Microgels Adsorbed at Liquid-Liquid Interfaces: A Joint Numerical and Experimental Study
A team of researchers, directed by Dr. Emanuela Zaccarelli from CNR-ISC at Sapienza University of Rome and by Prof. Dr. Lucio Isa from ETH Zurich, has recently studied single microgel particles adsorbed at fluid-fluid interfaces. Microgels are thermoresponsive cross-linked polymer networks whose size ranges from tens to hundreds of nanometers. At fluid interfaces, which constitute ideal settings in which nanocomposites and colloidal particles can accumulate and self-assemble, their intrinsic elasticity allows them to deform and flatten to maximize their area, reduce nonfavorable contacts between the two liquids, and thus lower the surface tension. As a result, the peculiar conformation of microgels at liquid−liquid interfaces is usually referred to as a “fried-egg” shape (see Figure).
By exploiting a newly developed model that reproduces in silico the internal polymeric architecture and single-particle properties of microgel colloids, the team has provided a comprehensive modeling of a single microgel particle at a flat water/oil interface. Up to this moment, the internal polymeric network was not taken into account in a realistic way. Numerical results obtained in Rome are directly compared with the outcomes of the experiments performed in Zurich, where microgels are imaged in situ at the water/oil interface using a cryo-scanning electron microscopy or are inspected after deposition from the interface onto a silicon wafer by means of atomic force microscopy. A good agreement between simulations and experiments has been retrieved for different microgels.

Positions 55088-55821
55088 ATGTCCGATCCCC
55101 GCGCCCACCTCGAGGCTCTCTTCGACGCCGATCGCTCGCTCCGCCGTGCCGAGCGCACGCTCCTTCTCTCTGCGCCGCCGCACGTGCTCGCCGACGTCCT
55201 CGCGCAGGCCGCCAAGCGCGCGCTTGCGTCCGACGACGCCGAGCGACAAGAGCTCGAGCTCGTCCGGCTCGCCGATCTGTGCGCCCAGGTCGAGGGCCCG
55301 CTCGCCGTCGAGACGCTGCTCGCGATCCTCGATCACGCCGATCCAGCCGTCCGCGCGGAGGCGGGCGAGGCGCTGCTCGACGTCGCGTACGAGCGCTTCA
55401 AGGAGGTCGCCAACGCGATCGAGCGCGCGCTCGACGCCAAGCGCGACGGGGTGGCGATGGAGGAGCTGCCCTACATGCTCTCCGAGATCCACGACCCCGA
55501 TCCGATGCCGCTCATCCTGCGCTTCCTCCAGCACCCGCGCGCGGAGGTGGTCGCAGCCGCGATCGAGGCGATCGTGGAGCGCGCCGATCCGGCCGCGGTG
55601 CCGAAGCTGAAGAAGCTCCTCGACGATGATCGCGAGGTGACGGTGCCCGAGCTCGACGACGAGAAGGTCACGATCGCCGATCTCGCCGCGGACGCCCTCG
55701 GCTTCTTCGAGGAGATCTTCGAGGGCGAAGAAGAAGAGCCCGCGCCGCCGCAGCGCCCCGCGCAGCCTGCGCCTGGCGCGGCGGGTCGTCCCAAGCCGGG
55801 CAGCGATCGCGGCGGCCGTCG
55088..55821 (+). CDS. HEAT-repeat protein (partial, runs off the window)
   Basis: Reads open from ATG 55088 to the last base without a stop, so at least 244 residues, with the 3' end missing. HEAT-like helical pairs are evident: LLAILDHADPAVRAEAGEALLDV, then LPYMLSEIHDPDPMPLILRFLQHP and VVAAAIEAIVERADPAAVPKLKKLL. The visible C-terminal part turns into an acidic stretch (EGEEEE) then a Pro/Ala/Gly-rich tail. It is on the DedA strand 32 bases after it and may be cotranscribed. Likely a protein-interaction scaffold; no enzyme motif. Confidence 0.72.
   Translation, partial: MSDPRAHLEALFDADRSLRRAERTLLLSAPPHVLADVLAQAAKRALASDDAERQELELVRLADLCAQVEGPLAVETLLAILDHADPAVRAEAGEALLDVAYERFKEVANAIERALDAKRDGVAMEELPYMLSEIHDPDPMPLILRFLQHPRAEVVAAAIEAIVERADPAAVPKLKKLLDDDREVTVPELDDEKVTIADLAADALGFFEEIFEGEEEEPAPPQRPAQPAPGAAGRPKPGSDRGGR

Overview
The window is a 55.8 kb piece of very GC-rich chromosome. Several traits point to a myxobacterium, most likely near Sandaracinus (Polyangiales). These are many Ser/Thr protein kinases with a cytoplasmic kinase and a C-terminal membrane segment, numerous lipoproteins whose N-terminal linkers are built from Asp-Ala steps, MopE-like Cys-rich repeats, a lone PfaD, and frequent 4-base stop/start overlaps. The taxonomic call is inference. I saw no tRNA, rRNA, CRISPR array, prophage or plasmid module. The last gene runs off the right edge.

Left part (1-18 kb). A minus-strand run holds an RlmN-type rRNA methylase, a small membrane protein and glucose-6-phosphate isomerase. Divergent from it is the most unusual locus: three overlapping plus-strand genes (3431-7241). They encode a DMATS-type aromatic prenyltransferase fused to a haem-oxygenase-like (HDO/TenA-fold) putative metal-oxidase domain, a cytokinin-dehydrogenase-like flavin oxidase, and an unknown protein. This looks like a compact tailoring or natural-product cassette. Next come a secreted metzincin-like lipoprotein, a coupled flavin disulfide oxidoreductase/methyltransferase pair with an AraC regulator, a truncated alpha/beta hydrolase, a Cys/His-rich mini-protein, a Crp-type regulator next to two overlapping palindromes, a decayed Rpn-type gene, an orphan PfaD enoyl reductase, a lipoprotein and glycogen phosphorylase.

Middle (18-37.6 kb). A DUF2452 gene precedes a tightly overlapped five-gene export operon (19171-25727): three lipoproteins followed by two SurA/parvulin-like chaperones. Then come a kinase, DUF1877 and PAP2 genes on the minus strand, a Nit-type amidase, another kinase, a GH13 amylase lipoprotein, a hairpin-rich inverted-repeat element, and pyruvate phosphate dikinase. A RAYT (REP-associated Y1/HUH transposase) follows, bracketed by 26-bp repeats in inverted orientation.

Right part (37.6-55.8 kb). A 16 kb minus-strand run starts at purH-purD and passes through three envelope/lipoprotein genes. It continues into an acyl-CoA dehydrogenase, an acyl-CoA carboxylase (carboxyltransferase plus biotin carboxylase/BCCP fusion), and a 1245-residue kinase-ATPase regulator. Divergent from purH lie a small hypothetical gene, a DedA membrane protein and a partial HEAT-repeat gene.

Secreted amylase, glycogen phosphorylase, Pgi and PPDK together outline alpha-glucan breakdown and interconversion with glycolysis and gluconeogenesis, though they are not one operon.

This study, recently published in ACS Nano, paves the way to a systematic microscopic investigation of soft particles at fluid interfaces. From a fundamental point of view, it constitutes the basis for the numerical study of more complex assemblies and for the investigation of the physical origin of quasi-two-dimensional structures. From a broader perspective, this study shows that it is possible to develop the predictive power required to guide experiments in designing microgels for a vast range of applications, including the stabilization of smart emulsions, the versatile patterning of surfaces and development of new nano- and micro-structured materials.
Link to the original publication:
Fabrizio Camerin, Miguel Angel Fernández-Rodríguez, Lorenzo Rovigatti, Maria-Nefeli Antonopoulou, Nicoletta Gnan, Andrea Ninarello, Lucio Isa, Emanuela Zaccarelli,
Microgels Adsorbed at Liquid-Liquid Interfaces: A Joint Numerical and Experimental Study, ACS NANO 2019,